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Hurricane Florence could dump up to 40 inches of rain on parts of the Carolinas — here’s why the deluge may be so intense





  • Hurricane Florence, a category 4 storm, is approaching the coast of the Carolinas. Its effects are expected to be felt in the area starting Thursday.
  • Forecasters predict the storm will slow down considerably as it approaches the shore, coming close to a standstill and dumping as much as 40 inches of rain.
  • That could prompt deadly floods.
  • Climate scientists say Florence’s behavior isn’t an anomaly — hurricanes are getting wetter and slower. Here’s why.

Hurricane Florence is bearing down on the US East Coast, bringing 125 mph winds, a life-threatening storm surge, and extremely heavy rain.

The storm’s center is expected to make landfall near the border between North and South Carolina. Its extreme winds and storm surge could be devastating, as a wall of water 13 feet high in some spots pushes its way into the shore.

But the worst impact of the storm may actually come from the rain.

The National Hurricane Center predicts that the storm will get stuck over North and South Carolina all weekend, stalling over portions of South Carolina, North Carolina, and Virginia until Sunday morning. Projections suggest Florence will inch its way west over the weekend, with its eye taking two full days to drift from the coast into central North Carolina.

During that time, up to 40 inches of rain could fall over parts of North Carolina’s coast, prompting immense floods. Even areas as far inland as Charlotte and Raleigh could get up to 10 inches of rain.

Several factors are combining to create this worrisome situation: a high-pressure ridge of calmer weather is developing over the Ohio Valley, and ocean and air temperatures are higher than average.

Why Florence will get stuck

High-pressure ridges form when warm air in the upper atmosphere descends toward the Earth, making for clear, cloudless skies. This provides a natural barrier for swirling storms like Florence.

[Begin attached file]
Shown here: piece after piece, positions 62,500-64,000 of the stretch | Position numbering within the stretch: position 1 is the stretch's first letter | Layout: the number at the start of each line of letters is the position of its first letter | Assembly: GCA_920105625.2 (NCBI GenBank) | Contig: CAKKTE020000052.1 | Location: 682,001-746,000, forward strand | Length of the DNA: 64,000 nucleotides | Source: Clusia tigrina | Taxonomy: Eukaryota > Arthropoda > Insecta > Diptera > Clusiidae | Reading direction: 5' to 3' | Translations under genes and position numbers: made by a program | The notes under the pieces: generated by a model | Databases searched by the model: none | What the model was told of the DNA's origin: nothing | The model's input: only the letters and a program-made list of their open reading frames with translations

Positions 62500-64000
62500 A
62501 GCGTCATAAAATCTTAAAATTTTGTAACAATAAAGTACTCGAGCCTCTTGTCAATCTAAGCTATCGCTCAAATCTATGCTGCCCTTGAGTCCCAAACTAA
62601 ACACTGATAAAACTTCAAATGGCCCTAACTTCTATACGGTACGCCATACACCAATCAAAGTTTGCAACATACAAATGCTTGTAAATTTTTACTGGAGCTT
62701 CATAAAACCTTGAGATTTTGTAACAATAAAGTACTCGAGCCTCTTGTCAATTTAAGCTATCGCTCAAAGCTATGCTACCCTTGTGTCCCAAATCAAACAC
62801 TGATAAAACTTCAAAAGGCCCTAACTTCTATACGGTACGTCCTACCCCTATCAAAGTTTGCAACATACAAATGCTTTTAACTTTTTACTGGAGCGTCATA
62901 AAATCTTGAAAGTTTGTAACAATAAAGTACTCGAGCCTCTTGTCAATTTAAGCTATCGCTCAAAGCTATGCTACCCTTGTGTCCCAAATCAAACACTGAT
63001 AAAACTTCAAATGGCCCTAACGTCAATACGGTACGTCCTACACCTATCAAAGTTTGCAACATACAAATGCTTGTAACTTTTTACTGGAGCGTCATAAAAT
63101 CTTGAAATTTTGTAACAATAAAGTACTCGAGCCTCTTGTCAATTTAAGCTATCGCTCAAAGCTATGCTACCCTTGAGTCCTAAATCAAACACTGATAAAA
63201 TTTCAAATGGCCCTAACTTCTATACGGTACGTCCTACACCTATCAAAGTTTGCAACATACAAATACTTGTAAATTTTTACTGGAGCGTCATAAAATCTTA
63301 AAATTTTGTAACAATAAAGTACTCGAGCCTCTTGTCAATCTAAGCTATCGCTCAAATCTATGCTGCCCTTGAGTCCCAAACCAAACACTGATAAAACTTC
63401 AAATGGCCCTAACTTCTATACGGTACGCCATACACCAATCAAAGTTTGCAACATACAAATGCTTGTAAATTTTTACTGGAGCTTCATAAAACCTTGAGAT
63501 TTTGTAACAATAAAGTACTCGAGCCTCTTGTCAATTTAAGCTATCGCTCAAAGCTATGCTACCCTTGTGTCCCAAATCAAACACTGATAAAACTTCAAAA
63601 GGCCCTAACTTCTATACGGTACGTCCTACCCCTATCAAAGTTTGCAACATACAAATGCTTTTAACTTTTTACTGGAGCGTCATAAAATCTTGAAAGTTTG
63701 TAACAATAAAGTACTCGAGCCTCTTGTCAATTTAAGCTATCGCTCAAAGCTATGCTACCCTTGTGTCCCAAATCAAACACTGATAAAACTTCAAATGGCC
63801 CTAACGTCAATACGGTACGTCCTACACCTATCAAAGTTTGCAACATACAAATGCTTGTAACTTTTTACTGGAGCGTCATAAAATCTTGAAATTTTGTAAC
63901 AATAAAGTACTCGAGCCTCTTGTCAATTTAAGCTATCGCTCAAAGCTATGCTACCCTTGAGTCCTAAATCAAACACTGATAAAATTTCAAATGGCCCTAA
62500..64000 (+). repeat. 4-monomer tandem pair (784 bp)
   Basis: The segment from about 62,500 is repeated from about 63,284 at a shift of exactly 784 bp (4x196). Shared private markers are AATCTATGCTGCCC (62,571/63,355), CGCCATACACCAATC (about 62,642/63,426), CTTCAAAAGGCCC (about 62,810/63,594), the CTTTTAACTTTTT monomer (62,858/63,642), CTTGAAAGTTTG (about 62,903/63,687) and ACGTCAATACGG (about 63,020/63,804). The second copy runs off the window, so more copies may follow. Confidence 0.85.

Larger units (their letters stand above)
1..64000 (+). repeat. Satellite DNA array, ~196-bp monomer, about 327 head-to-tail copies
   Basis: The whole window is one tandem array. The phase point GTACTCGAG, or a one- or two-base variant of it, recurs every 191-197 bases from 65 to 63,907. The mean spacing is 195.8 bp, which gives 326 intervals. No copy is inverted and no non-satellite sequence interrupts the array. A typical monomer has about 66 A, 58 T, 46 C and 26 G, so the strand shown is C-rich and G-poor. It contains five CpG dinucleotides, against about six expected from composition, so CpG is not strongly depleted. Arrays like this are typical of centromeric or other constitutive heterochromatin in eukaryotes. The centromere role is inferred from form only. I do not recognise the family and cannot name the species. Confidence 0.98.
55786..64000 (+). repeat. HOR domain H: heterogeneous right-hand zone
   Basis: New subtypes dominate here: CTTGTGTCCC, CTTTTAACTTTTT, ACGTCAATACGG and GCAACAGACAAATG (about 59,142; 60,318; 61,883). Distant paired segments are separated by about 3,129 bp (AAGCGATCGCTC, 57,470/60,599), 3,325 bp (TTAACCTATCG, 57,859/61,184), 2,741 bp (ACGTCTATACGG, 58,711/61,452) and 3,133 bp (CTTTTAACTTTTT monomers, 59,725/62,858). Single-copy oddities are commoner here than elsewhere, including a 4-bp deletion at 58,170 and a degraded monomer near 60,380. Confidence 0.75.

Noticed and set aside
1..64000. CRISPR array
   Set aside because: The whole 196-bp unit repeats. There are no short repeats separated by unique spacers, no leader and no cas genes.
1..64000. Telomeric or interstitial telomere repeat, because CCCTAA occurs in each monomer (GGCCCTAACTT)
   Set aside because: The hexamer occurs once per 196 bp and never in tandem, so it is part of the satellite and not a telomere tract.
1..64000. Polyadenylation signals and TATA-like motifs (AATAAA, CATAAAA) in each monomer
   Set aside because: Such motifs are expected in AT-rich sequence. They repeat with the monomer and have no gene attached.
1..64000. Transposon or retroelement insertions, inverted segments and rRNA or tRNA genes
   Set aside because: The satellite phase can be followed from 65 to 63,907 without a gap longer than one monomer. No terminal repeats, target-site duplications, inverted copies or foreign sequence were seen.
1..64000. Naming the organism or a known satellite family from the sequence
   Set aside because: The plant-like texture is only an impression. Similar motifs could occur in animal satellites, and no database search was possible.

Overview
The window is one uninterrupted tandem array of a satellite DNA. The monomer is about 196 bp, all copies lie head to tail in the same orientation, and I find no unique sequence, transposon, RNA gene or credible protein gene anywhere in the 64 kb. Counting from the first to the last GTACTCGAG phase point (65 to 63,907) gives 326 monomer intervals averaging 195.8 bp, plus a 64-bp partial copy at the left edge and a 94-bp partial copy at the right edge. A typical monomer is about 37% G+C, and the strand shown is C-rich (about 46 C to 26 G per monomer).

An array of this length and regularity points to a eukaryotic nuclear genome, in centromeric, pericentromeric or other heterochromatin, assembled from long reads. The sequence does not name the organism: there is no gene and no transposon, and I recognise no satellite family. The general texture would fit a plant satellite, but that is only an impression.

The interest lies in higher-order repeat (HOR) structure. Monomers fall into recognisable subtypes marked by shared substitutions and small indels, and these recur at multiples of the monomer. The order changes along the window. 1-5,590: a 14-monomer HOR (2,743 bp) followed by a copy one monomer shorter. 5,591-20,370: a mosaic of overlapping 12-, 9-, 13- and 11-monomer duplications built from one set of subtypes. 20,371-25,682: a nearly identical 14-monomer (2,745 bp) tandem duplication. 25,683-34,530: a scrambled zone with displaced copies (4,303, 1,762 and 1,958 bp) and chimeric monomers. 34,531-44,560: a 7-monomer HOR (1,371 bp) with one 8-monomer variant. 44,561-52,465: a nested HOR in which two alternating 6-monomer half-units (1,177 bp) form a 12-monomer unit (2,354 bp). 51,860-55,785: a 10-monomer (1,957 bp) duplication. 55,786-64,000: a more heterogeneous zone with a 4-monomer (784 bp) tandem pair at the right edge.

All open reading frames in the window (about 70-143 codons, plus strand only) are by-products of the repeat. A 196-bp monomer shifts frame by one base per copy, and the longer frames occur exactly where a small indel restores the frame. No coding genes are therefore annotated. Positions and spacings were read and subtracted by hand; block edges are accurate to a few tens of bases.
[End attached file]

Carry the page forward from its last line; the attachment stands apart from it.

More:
“Hurricanes cannot plow through regions of high pressure, they prefer to go around them,” James Done, an atmospheric scientist from the National Center for Atmospheric Research, told Business Insider in an email on Tuesday. “In this case, there’s not an easy way around this high pressure.”

So this weather system coming in from the west will essentially block Hurricane Florence from moving and dispersing, holding the massive, 73,000 square mile-wide storm in place over the Carolinas and Virginia.

The National Weather Service is warning that “thousands of homes and businesses will be filled with water” in the storm-affected area. Roads on wet ground will likely erode from underneath.



(Business Insider)

It’s similar to what happened last year when Hurricane Harvey hit Texas. Harvey was downgraded to a tropical depression when it made landfall — with winds of less than 39 mph — but it lingered for days, hanging over low-lying Houston and causing devastating flooding.

Hurricanes are becoming wetter

The second reason that Florence could bring deadly rainfall and flooding is part of a larger trend in hurricane development: storms are becoming wetter and more powerful as the oceans and air warm up.

Peak rain rates, which arrive when the fierce core of a storm is overhead, have increased 30% over the past 60 years, according Andreas Prein, a project scientist with the University Corporation for Atmospheric Research.


This is due to greenhouse gases from fossil fuels, which trap more heat on the planet and make the air and oceans warmer as a result. Warmer air can hold more water vapor, and this allows storms to become stronger and produce more rain.

Hurricanes are also fed by warm ocean water, which pumps more heat and evaporating seawater up into a storm. The surface water in the ocean needs to be at least 80 degrees Fahrenheit in order for a hurricane to get swirling. (That’s why they don’t appear during the winter.) Currently, sea surface temperatures off the Carolinas are 3 or 4 degrees Fahrenheit higher than average for this time of year, giving Florence more fuel than previous storms that hit the region.

Because Florence is trapped by that high-pressure ridge and likely to stick around over warmer water for longer, that could give the storm even more strength.

More powerful hurricanes also bring higher storm-surge levels, a problem that’s exacerbated by sea-level rise. Hurricane Florence’s storm surge could be as high as 13 feet in places like Cape Fear and Cape Lookout on the coast of North Carolina.

Hurricanes typically lose strength as they move over land, but the warmer air and water means there’s more energy available to fuel their destructive paths. When storms like Florence have more moisture to draw from, they maintain more strength as they move inland and hold in moisture for longer.

“Storms are going to move deeper inland and affect more people,” climate scientist Cindy Bruyere, who studies storms at the University Corporation for Atmospheric Research, recently told Business Insider. The trend means places where people aren’t used to being in the flood path could be inundated.